The original question was if a 4 pc was hurting or holding back the players ability to get better. Most of us are trying to intelligently offer support and grounding. No one doubts that more things to hit can increase options and different musical styles demand different tools.

Get the Native American chip off your shoulder and offer sound help to the poster. This is not a political blog as I understand it. Let's talk drums.

  #17  
Old 03-03-2009, 12:39 PM
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Re: 4 piece drum set.


My first drum set was a 1959 Rock Ludwig Black Onyx 4 pcs kit with two Paiste cymbals. I learned to be versatile, agile, and creative. I got my first kit when I was 11 years old, I started with another drummer's kit a 4pcs Gretsch when I was only 8. When I reach adolescence I had the privilege to play my 4 pcs kit with Sly and the Family Stone at a jam session . I was lucky to be in a band with a guitarist whose brother was the equipment manager for Sly and got invited to partake. If it wasn't for the rest of the guys in the band, it would have been impossible for me to carry my kit around.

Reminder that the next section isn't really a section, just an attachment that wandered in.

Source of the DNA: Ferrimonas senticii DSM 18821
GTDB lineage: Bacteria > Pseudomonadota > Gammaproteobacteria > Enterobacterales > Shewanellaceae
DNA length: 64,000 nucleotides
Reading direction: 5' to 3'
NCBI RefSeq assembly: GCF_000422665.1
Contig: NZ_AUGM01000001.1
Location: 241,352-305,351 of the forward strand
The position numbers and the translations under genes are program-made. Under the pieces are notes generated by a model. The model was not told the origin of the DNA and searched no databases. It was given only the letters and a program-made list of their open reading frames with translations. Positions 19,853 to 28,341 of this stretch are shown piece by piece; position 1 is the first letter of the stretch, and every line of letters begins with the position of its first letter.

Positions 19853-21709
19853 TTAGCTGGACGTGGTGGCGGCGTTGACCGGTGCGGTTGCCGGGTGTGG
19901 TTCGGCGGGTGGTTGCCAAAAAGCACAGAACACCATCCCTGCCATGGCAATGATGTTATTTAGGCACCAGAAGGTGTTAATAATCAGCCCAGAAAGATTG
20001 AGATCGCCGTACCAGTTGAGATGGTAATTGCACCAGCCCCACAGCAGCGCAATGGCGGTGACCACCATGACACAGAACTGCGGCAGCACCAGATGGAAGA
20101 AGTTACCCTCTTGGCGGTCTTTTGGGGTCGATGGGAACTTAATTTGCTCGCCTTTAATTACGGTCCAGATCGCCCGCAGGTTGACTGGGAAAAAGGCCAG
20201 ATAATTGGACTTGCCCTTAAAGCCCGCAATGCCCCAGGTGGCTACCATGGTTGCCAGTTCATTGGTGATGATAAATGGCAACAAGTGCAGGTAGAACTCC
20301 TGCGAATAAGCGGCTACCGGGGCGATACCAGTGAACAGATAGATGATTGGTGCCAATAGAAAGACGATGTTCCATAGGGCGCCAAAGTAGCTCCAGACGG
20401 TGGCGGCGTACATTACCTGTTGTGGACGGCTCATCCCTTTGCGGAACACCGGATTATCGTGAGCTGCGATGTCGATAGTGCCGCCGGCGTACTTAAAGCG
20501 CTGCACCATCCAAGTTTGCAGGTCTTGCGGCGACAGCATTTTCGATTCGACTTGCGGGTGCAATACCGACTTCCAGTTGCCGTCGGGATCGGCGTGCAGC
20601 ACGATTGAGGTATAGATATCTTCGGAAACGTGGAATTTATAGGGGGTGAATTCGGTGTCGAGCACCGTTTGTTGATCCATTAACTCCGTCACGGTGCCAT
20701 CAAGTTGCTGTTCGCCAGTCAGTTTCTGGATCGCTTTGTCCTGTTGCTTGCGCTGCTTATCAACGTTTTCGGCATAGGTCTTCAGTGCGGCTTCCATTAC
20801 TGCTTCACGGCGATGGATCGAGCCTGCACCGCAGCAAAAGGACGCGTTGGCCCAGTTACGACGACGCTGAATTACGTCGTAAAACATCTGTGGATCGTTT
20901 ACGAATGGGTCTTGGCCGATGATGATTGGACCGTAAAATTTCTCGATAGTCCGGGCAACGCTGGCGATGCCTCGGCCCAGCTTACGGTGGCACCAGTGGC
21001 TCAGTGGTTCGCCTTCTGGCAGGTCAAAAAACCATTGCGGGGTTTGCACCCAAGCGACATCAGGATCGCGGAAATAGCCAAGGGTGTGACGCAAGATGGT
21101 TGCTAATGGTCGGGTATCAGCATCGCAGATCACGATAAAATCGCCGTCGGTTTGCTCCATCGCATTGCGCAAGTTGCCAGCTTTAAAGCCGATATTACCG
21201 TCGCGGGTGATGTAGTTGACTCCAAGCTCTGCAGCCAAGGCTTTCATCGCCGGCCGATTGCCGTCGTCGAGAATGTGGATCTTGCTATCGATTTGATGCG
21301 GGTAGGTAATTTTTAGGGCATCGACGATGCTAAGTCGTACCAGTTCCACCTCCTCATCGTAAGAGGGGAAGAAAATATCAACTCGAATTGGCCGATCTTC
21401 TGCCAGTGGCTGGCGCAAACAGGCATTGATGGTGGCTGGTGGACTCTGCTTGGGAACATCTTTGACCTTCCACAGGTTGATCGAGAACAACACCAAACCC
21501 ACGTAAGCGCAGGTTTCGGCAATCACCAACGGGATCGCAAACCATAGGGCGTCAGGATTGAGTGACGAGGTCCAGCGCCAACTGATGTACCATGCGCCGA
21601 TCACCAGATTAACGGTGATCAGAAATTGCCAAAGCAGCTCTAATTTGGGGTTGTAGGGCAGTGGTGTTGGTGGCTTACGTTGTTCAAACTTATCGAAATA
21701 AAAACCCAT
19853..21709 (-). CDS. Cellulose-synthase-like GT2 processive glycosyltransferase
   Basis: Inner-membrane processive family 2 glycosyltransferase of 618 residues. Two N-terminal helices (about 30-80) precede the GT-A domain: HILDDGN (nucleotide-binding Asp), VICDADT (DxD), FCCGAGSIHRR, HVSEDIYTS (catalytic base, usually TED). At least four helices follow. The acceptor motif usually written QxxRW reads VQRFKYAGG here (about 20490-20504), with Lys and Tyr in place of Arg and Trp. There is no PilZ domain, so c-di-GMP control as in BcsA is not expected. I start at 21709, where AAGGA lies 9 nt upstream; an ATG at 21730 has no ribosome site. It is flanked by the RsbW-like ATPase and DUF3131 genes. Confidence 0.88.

Thanks for the memories that all the new drummers today have given me.

Hey justlovetodrum, welcome to the forum.

  #18  
Old 03-03-2009, 12:44 PM
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Re: 4 piece drum set.


justlovetodrum,

Well said.

On to the question...
Quote:
soo i am wondering if my simple set up is may b limiting my abilities to become a better drummer.

would a bigger set up help me get better and faster and learn newer techniques?
1) I don't believe it is limiting your ability to be a better drummer. An example (and not the only by a long shot) would be Buddy Rich. He was rudimentary perfect and played a small kit to perfection. I consider him to be at or near the very top of the best ever list, and his smaller set never hindered his ability.